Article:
La Velle E. Neal III
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La Velle's 3-2 Pitch: Three observations and two predictions on Sundays.

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The Twins have a checklist of things to accomplish this offseason, but nothing is more important than trying to get Carlos Correa to agree to a long-term deal.

So don't think that the trade for Kyle Farmer has ended that search.

The Twins have engaged Correa, who opted out of his Twins deal after one season and is represented by uber agent Scott Boras, on different deals of different lengths, an attempt to find some common ground with the top shortstop on the market who batted .291 with 22 homers and 64 RBI last season. His 5.4 WAR led the team, he enjoyed his time with the club and is open to returning. Deals as long as 10 years and as short as six have been kicked around, with varying average annual values.

But as the top shortstop available, Correa can command top dollar. And Boras is known to play the slow game with his best free agents in most cases.

It's not clear if the Twins are willing to wait until January or longer for Correa and Boras to decide on where he will sign. Correa has the leverage here, because he's better than Trea Turner, Xander Bogaerts, Dansby Swanson and other shortstops on the market. Correa is in his prime, and his athleticism suggests he will age gracefully.

Boras is more than thorough when it comes to shopping his players. He will request a private audience with club owners. He will hold court at the upcoming winter meetings in San Diego, turn on the pun machine and try to drive up interest. He will slow-play, unless a team makes a whopper offer. It's not clear if Twins owner Jim Pohlad will meet with Boras in person, but he's made clear both his fondness for Correa and his desire to get him back. If Correa and Boras decide to wait out the market, will the Twins remain patient or move on to someone else?

The trade for Farmer buys them some time. If they swing and miss on a top shortstop, Farmer could be the starter on Opening Day. But the drop-off from Correa to Farmer, 32, would be as bad as when Michael Jordan left the Bulls and was replaced in the lineup by Pete Myers in 1993. Farmer had a .701 on base-plus-slugging percentage last season for Cincinnati compared with .834 for Correa. The Twins lineup, already in need of righthanded pop, would be even more in need if Correa signs elsewhere.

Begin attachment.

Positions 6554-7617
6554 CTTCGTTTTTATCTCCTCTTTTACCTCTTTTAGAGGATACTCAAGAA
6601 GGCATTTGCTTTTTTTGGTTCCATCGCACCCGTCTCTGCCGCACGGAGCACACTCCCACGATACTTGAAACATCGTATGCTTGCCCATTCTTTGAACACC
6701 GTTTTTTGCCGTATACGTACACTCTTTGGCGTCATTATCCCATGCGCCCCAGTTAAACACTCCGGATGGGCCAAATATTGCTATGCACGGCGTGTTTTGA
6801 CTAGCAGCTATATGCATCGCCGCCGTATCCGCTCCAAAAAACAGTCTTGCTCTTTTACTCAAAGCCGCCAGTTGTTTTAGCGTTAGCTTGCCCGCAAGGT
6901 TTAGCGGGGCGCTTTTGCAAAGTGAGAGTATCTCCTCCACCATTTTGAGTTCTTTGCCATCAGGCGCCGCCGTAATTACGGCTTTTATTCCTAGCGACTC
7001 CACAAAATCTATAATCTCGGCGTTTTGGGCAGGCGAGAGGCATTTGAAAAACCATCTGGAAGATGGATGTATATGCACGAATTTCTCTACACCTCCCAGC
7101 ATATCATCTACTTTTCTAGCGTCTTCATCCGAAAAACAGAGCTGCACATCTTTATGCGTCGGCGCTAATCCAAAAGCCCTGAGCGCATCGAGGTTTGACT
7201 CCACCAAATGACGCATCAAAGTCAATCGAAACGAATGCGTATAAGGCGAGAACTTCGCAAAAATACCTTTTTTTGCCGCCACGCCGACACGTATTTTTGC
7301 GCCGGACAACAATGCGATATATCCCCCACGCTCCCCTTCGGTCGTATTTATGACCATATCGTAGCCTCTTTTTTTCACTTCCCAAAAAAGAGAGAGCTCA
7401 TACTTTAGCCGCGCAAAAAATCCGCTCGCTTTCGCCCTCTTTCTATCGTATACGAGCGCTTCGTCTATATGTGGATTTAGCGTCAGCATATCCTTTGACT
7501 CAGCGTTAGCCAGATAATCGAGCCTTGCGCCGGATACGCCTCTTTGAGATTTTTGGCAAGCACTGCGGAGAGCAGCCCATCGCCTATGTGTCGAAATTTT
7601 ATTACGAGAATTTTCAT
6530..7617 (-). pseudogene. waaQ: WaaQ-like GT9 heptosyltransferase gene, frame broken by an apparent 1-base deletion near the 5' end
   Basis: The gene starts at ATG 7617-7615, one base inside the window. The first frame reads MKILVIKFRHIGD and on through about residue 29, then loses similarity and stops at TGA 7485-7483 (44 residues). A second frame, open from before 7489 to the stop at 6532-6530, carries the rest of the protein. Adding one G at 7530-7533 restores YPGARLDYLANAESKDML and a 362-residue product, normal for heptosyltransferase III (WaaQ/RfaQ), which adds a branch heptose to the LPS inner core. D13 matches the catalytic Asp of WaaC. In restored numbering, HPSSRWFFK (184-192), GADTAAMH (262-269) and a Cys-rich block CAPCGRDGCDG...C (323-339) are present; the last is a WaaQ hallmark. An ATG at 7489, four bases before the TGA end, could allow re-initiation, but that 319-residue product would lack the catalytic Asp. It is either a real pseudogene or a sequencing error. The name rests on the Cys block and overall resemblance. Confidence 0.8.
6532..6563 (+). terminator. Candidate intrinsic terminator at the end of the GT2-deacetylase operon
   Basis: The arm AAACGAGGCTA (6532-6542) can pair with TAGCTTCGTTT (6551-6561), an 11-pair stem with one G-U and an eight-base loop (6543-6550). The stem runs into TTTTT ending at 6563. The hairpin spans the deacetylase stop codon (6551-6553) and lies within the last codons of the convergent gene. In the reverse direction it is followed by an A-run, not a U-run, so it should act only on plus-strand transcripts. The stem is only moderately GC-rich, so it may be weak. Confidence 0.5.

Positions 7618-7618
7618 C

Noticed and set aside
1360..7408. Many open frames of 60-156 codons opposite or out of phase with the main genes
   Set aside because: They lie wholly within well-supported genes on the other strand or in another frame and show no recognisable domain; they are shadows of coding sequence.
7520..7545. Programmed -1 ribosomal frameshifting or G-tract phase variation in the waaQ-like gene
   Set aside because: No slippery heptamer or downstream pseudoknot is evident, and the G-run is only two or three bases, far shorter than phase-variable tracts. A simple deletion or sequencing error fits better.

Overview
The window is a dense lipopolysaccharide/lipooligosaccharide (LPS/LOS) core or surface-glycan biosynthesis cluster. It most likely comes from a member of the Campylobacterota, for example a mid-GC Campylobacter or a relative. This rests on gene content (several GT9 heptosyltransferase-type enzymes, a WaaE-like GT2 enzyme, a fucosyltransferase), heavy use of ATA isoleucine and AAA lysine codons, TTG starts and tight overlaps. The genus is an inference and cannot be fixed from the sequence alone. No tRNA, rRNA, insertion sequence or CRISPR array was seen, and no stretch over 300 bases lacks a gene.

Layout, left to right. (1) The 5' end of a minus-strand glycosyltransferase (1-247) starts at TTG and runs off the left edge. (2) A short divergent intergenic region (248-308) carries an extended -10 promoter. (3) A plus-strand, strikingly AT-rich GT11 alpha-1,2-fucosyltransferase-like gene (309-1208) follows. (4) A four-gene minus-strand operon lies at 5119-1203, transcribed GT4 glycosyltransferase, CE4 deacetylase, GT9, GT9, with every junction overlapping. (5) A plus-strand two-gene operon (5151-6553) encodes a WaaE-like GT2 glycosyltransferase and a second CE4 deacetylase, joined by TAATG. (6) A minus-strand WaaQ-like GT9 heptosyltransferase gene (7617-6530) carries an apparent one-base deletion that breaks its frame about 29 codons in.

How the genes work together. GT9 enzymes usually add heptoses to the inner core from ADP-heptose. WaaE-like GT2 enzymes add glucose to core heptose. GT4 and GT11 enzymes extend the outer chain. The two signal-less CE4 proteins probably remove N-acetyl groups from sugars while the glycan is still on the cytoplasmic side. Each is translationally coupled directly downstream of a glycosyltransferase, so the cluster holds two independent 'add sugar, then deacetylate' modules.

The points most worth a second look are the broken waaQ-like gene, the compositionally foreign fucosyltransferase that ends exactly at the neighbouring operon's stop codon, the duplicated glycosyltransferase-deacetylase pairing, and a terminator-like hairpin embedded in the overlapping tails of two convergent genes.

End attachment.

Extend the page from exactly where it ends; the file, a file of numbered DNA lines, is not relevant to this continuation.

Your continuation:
That's why the Twins have considered pivoting to Bogaerts, 30, who batted .307 for Boston last season with 15 homers, 73 RBI and an .833 OPS. But Bogaerts also is represented by Boras and might be willing to wait things out as well. So Twins fans might find out later rather than sooner who will be the starting shortstop next spring.

Vikings add to Pats' pain

Patriots coach Bill Belichick wasn't pleased after Thursday's 33-26 loss to the Vikings. His team struggled on third down, ran into Vikings punter Ryan Wright on fourth down and had no answers for wide receiver Justin Jefferson (but who does?).

He might be even angrier in the coming weeks if his team misses the postseason, because of the NFC North.

The Thanksgiving Day defeat was the Patriots' third to an NFC North team this season. They lost in overtime in Week 4 at Green Bay, when Bailey Zappe stepped in for injured quarterback Mac Jones. Then they inexplicably were trounced 33-14 by Chicago in Foxborough. A shutout win over Detroit is their only victory against the division.

Thursday's loss dropped New England to eighth in the AFC. That's outside the playoff zone. The Vikings and a couple of NFC North rivals could have a hand in the Patriots' demise.

Colts earned benefit of doubt

The Indianapolis Colts have taken some heat for their shock appointment of ESPN analyst Jeff Saturday as interim coach. Most notably from the Fritz Pollard Alliance, which advocates diversity in the NFL. The group has inquired about Indianapolis naming Saturday, a former Colts player with no prior coaching experience, and not considering a person of color for the position.

In this specific case, I'm not ready to complain about the Good Ol' Boy Network.

Jim Irsay has owned the Colts since 1997. During his watch, the Colts have hired Black coaches Tony Dungy (Super Bowl champion, 2006) and Jim Caldwell. Yes, Saturday gets to use the interim stint to prove he can coach, which is an advantage. But the Colts plan to conduct a thorough search once the season ends, and I'm willing to wait for an organization that has diversified the position in the past.


The right move: a lefty

Look for the Twins to finally land a lefthander — perhaps Carlos Rodon — for their starting rotation. The last two lefties to make at least 20 starts for the Twins are Martin Perez and Adalberto Mejia.

Heating up in the cold

The Wild will end the year on a positive note, going 9-5-2 over their final 16 games of 2022, beginning with a victory over Arizona on Sunday.